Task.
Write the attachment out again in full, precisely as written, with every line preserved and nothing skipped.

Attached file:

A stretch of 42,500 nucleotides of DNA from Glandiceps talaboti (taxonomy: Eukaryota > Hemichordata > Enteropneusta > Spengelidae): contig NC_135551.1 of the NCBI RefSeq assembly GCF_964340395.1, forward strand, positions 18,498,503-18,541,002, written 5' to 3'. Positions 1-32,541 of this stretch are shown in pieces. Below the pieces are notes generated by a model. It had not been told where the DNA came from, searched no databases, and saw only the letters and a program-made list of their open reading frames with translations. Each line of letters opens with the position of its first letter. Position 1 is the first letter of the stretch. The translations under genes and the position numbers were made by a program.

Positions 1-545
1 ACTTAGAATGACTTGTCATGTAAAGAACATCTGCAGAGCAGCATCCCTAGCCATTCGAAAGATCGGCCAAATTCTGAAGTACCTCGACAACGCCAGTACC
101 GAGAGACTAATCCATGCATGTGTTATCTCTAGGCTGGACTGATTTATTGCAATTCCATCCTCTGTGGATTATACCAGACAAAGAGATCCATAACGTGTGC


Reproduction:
A stretch of 42,500 nucleotides of DNA from Glandiceps talaboti (taxonomy: Eukaryota > Hemichordata > Enteropneusta > Spengelidae): contig NC_135551.1 of the NCBI RefSeq assembly GCF_964340395.1, forward strand, positions 18,498,503-18,541,002, written 5' to 3'. Positions 1-32,541 of this stretch are shown in pieces. Below the pieces are notes generated by a model. It had not been told where the DNA came from, searched no databases, and saw only the letters and a program-made list of their open reading frames with translations. Each line of letters opens with the position of its first letter. Position 1 is the first letter of the stretch. The translations under genes and the position numbers were made by a program.

Positions 1-545
1 ACTTAGAATGACTTGTCATGTAAAGAACATCTGCAGAGCAGCATCCCTAGCCATTCGAAAGATCGGCCAAATTCTGAAGTACCTCGACAACGCCAGTACC
101 GAGAGACTAATCCATGCATGTGTTATCTCTAGGCTGGACTGATTTATTGCAATTCCATCCTCTGTGGATTATACCAGACAAAGAGATCCATAACGTGTGC